Principles of the Pettibon System

The Ten Key Principles of The Pettibon System

  1. The skull is a vertebra. It's the only vertebra that is assured of its position in three-dimensional space. The nervous system's five righting reflexes continually send it positional information about the skull. The nervous system, acting on this reflex information, then works with the brain to produce an innate organizing energy that contracts and relaxes muscles of the lower spine as needed to hold the head upright. The inference of the nervous system's attention to the skull's position is that the nervous system considers the skull to be the spine's most important vertebra.

  2. The normal global spine is divided by the opposing spinal curves of the human spine into six functional, crank-like lever arm units upon which spinal muscles act . The six spinal units-made up of vertebrae working together as a part of the lever arm system-rather than each vertebra, is considered a separate functional or motion unit. After the skull, the global spine's position is the most important. And the global spine's position relative to gravity must be corrected first, if it's displaced, before additional corrections can take place.

  3. A spinal unit's position and function are second in importance-subservient to the global spine. A spinal unit is either in a normal position, a compensated subluxated position, a non-compensated subluxated position, or an uncompensated subluxated position. These unit positions are logical and explain expected spinal functions or non-function.

  4. Individual spinal vertebra does not subluxate independent of its unit unless the ligaments that hold the vertebra together are torn. Individual spinal vertebra is last in importance. If ligaments aren't torn, the vertebra will be corrected by global or spinal unit corrections.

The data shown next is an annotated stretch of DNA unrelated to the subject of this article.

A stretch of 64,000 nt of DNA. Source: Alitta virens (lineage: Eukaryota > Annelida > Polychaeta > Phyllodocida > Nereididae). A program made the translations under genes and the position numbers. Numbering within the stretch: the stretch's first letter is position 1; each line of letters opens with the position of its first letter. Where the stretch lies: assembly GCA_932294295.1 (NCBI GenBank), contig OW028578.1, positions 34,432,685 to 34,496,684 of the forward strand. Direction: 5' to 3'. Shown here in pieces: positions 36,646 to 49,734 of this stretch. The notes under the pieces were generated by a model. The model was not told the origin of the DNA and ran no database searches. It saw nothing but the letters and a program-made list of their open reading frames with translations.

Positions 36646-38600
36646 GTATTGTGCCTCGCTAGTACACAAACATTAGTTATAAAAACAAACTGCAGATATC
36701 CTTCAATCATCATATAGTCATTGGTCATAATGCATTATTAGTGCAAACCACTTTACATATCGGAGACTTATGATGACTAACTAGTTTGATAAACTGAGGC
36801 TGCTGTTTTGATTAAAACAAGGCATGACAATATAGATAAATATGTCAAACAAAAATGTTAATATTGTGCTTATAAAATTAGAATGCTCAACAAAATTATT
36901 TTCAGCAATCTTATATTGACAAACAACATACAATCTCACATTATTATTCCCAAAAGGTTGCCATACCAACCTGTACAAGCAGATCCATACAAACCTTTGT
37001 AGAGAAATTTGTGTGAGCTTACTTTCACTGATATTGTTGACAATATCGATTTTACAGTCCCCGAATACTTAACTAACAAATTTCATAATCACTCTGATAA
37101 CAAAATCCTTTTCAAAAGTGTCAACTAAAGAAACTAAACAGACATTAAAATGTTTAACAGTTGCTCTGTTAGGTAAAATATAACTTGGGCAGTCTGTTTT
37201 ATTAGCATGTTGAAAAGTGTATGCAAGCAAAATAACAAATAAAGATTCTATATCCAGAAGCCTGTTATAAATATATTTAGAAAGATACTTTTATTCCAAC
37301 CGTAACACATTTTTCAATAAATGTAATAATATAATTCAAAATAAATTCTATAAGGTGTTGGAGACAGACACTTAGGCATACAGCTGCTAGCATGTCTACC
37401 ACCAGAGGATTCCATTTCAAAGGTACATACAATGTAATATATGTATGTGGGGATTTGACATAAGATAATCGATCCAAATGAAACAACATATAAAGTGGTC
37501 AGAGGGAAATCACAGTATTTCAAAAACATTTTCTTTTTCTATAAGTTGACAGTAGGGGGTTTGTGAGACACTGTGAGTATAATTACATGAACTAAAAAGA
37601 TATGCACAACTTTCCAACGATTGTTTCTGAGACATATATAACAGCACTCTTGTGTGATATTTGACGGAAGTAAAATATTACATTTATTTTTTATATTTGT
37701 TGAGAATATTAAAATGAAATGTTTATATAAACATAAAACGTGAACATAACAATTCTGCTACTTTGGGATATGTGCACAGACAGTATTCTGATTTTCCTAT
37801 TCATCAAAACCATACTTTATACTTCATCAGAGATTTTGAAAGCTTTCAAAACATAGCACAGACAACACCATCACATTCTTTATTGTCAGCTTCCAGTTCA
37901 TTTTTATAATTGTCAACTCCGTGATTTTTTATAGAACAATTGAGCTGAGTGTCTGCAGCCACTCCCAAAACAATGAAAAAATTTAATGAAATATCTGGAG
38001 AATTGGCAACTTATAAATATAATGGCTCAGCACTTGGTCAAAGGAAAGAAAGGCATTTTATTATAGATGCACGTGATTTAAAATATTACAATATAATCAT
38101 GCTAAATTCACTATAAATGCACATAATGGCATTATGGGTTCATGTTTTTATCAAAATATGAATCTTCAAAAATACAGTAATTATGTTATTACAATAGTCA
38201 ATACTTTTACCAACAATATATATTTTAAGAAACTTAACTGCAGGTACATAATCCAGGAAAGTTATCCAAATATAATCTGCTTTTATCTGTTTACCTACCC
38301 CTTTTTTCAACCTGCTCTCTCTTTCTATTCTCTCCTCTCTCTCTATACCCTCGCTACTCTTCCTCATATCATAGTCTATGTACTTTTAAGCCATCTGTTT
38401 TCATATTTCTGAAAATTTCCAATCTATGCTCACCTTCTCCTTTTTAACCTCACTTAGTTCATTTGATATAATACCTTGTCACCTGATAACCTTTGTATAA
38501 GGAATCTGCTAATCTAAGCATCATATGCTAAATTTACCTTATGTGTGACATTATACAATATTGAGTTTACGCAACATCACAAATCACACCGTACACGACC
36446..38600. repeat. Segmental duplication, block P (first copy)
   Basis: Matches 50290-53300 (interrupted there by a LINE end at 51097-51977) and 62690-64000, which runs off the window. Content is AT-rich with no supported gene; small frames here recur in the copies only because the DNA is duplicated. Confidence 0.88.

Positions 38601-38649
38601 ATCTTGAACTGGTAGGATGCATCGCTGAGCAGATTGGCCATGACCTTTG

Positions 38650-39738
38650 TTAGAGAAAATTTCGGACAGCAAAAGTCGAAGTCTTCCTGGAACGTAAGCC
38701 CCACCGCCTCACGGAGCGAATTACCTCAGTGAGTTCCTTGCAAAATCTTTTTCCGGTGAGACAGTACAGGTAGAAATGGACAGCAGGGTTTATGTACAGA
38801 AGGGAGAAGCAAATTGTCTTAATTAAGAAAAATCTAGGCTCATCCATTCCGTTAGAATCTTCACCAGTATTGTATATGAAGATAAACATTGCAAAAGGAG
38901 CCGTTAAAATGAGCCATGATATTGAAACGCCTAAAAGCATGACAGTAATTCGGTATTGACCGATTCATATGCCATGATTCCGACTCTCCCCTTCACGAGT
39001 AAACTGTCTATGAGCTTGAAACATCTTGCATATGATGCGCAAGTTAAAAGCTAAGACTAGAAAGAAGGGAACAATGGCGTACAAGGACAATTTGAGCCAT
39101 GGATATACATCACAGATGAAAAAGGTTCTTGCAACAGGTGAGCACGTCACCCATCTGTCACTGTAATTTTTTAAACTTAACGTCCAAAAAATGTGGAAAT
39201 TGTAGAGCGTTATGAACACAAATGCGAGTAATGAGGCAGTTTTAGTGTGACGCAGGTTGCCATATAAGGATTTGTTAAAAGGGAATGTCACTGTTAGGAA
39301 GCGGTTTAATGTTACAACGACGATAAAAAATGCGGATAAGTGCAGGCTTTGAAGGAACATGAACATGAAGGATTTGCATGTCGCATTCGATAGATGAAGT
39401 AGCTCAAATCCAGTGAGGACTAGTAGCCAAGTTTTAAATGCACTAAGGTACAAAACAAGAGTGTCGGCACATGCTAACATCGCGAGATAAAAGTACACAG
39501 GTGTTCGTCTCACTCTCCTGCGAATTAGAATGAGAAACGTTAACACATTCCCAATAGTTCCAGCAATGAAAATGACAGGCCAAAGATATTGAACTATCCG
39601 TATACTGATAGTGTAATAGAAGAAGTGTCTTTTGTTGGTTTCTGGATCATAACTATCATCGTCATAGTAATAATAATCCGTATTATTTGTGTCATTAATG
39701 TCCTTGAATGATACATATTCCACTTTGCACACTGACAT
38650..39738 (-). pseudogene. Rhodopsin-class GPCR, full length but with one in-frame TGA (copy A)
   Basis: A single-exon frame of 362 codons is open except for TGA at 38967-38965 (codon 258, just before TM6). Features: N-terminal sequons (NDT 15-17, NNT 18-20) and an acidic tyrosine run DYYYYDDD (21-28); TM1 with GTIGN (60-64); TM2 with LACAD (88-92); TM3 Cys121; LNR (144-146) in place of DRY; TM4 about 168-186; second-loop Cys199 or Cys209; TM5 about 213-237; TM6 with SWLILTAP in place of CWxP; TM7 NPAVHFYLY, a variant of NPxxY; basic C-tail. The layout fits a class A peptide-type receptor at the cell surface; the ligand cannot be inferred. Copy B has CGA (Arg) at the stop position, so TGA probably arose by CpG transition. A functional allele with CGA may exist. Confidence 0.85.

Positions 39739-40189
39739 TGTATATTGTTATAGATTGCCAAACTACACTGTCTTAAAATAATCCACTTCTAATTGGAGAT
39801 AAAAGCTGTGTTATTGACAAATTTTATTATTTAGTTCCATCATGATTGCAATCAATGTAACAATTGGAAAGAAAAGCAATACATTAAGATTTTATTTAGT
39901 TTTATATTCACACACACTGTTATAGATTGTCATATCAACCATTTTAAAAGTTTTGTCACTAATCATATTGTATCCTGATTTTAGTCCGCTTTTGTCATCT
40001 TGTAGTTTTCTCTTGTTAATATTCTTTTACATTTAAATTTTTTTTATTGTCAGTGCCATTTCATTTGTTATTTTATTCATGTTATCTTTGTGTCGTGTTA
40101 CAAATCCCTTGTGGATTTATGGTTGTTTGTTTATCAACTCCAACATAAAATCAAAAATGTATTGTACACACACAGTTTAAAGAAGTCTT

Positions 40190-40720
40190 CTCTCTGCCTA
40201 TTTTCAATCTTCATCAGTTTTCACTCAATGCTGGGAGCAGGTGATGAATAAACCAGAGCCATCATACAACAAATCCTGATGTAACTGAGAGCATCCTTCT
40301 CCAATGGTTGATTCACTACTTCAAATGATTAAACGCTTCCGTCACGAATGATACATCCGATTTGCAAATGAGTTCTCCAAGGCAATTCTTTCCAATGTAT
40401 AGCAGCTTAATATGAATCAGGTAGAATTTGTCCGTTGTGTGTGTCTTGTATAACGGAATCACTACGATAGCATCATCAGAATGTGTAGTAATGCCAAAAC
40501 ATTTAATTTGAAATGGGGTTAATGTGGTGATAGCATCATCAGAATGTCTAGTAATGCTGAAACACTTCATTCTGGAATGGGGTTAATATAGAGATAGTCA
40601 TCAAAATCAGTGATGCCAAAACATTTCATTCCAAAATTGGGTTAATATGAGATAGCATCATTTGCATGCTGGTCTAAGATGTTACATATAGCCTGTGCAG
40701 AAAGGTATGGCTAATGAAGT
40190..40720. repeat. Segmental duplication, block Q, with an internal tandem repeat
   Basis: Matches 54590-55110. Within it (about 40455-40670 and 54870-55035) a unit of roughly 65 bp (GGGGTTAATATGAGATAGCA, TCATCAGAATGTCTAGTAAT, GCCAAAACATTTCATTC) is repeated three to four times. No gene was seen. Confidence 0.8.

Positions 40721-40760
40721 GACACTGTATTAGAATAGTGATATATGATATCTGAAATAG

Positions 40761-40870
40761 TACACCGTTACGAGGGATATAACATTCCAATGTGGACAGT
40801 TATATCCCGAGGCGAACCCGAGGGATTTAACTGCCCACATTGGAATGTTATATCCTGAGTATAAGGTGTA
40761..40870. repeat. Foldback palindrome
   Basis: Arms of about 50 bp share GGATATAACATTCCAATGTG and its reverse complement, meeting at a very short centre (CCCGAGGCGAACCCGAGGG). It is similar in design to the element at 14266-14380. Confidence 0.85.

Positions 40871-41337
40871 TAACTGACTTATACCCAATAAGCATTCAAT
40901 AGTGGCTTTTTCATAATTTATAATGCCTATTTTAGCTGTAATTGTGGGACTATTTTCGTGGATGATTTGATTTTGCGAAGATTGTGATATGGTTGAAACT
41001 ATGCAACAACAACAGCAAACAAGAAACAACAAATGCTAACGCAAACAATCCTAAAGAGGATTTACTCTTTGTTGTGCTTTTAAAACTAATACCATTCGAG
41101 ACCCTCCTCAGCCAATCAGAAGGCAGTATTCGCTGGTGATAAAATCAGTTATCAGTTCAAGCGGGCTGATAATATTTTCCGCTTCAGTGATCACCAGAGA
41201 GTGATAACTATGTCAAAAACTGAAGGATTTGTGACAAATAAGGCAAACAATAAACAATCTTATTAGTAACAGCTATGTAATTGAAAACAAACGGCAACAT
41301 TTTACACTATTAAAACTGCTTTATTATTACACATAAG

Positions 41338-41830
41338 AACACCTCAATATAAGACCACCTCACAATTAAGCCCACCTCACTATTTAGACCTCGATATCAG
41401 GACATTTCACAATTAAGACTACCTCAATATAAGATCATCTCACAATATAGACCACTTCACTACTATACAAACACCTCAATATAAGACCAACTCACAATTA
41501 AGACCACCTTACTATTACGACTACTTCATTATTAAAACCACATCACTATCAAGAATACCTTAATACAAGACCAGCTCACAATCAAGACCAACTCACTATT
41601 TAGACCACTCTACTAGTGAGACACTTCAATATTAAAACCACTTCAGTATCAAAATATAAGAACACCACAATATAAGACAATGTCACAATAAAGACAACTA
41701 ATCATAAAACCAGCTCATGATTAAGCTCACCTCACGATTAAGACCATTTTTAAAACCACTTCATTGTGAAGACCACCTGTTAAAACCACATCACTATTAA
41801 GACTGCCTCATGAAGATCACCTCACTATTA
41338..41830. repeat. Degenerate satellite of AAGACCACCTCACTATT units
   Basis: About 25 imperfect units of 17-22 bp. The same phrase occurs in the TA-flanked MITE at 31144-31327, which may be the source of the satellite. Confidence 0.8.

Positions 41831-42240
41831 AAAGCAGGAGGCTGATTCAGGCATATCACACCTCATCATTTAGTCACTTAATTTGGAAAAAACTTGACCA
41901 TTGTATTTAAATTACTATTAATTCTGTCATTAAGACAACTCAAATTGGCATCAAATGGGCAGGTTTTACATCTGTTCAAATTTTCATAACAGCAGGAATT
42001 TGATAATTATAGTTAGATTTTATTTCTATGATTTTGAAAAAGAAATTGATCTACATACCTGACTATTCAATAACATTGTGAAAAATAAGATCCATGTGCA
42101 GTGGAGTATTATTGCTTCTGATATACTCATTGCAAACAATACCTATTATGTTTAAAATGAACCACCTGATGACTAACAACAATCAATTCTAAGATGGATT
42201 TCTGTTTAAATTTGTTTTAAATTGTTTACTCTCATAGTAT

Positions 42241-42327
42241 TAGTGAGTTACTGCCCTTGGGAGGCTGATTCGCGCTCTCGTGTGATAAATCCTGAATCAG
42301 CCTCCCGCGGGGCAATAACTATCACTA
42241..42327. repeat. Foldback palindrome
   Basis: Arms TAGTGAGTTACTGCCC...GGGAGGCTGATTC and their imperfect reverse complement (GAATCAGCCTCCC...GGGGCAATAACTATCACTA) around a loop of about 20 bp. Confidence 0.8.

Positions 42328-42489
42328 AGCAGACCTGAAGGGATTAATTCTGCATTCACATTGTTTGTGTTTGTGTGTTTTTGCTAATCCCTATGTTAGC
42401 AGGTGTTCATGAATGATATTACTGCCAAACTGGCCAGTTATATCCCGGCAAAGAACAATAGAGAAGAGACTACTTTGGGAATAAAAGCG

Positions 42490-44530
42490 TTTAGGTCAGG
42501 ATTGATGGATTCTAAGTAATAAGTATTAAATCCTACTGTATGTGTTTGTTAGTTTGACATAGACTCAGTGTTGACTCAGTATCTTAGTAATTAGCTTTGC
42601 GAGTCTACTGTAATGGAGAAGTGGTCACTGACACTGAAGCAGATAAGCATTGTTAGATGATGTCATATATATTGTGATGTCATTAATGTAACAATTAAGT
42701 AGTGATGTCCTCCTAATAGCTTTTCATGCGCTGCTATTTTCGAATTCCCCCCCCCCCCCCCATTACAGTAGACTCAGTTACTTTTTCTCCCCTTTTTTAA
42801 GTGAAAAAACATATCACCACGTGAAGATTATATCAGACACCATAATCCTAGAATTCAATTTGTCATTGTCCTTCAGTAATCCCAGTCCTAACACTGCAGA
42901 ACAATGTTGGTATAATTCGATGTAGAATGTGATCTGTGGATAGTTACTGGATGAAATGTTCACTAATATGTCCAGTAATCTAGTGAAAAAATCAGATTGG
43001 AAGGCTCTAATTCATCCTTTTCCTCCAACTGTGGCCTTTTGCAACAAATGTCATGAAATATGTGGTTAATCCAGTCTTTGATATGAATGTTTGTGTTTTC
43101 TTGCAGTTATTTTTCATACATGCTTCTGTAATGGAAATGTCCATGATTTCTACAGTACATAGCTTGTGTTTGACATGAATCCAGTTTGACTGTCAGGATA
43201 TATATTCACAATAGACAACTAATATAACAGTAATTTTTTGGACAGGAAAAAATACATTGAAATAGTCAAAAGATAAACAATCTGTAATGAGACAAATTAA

5. Muscles control the global spine, spinal units, and posture. Muscles' actions are directed by the nervous system and the innate organizing energy it creates. With the sensory input it receives from the five righting reflexes, the nervous system and the innate organizing energy organizes and re-organizes the lower spine and posture into displaced positions or aligned positions in order to keep the skull upright.

  6. Gravity is an absolute environment to which the upright spine and posture of humans must develop and relate.

  7. Since gravity is an absolute, there has to be an absolute optimum position for the upright spine and posture. The spine functions best when it's in its optimum position relative to gravity.

  8. A less than optimum spine and posture position (form), relative to gravity, results in the loss of the spine's function and the individual's ability to function optimally.

  9. The nervous system has five righting reflexes that continually send it skull and spine positional information. 

  10. Collectively, the righting reflexes and the nervous system's innate organizing energy control all aspects of the muscular-skeletal system so that the lower spine is organized and/or reorganized in time and in need in order to hold the head upright with respect to gravity (front-to-back and side-to-side).

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